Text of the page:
Vanilla Beans, An Appreciation

After just over 10 years of delightful Shibuya-kei inspired pop mixed with electro excursions, Vanilla Beans officially announced that their disbandment will take place this October, ending with one final concert.

While I’d admit it’s not a terribly shocking turn of events, (They’ve mentioned the possibility previously.) it’s still a sad loss to those of us who always adored their harmonies and retro-cool aesthetic. They were, in a sea of idols, a very special group marching to their own drum.

I was first charmed by Vanibe way back in 2008, after seeing the MV for their second single “Nicola”. (Lisa was actually not part of the very early duo, but a girl named Rika.) I was instantly obsessed with the song, and it remains to this day among my very favorite pop tunes of all time. And MV was also sublime with it’s brilliant design and subtle humor. In short, it gently delivered what I consider to be a perfect capsule of pop. Vanilla Beans let me in on something exciting: “Idols” weren’t contained to the carefully constructed tropes I had pegged to the genre. 

Vanibe didn’t even really feel like idols to me, they were more like the cool older sisters of the idols. Sure, they MC’d idol events frequently and posed for cheerful photos with the other girls backstage, but they always had their own unique thing going on. Even pre-BiS, I remember them creating merch that remixed their brand with famous punk-rock logos and pop-culture iconography for winking references of uber-hipness. Along with their quirky music that reached into older retro vibes, Vanilla Beans also took less commercial routes with their seemingly random oddball album covers, along with doing things like sharing acapella versions of their singles to encourage creative remixing.

Vanilla Beans and Negicco were the very first artists to sign onto the T-Palette label, and musically both groups flourished creatively and released wonderful singles with a personal friendly touch. (Negicco continues this indie label relationship.) But in 2015, Vanibe surprised their fans at live show with the announcement that they signed with Avex and were entering the major label arena. And y’know, while I do hold a cynical view of major-label entanglements, I hoped for the best-case scenario that perhaps the duo would succeed on a significantly larger stage. But the truth I have to reluctantly admit to though, is that I don’t believe this was the right move for the girls. The pressure the meet major expectations meant changes in music that wasn’t bad by any means, but just didn’t feel quite right for them. And too often, a corporate entity really doesn’t know understand how to market artists who lack easy commercial categories.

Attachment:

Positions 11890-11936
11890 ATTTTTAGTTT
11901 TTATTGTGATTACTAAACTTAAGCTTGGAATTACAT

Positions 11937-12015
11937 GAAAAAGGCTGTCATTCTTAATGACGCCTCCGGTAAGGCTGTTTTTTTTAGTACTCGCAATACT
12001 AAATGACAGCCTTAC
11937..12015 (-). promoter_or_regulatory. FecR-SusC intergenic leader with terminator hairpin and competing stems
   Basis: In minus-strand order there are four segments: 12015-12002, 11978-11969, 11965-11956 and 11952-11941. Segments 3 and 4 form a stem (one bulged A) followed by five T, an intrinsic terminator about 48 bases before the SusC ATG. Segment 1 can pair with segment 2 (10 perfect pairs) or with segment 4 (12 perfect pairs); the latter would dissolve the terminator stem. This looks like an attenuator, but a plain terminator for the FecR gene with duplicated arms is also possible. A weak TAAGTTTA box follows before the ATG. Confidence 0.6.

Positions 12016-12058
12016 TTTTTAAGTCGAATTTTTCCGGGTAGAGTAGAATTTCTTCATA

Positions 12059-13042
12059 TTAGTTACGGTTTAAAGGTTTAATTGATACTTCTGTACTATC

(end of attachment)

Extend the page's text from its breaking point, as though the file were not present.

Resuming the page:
At one point shortly after the first Avex single’s release, the duo essentially offered an ultimatum of sorts: (To paraphrase) “We must either meet expected sales goals, or we’re disbanding.” It may have been true that T-Palette didn’t have the resources to push Vanibe the way a major label could, but it did allow the freedom to make creative choices without fear of failing to meet contractual demands. (ie, sales) Fast forward to the present, and it seems this may have been the impetus to the group finally coming to an end. 

In some ways, I would imagine that this essay of mine presents Vanilla Beans as a cautionary tale of the pitfalls with associating with a major label. But ultimately, what I want most is to to praise the duo for 10 years of absolutely terrific music and doing a small part to alter my preconceptions of what I believed idols were confined by. Vanilla Beans were in fact early progenitors of the current wave of idols. They demonstrated that the rules of the genre were wider than originally presented, and that imagination and creative spirit could take this form to new heights and more adventurous experimentation.

Thank you Lisa and Rena. I wish you the very best wherever the road takes the two of you next.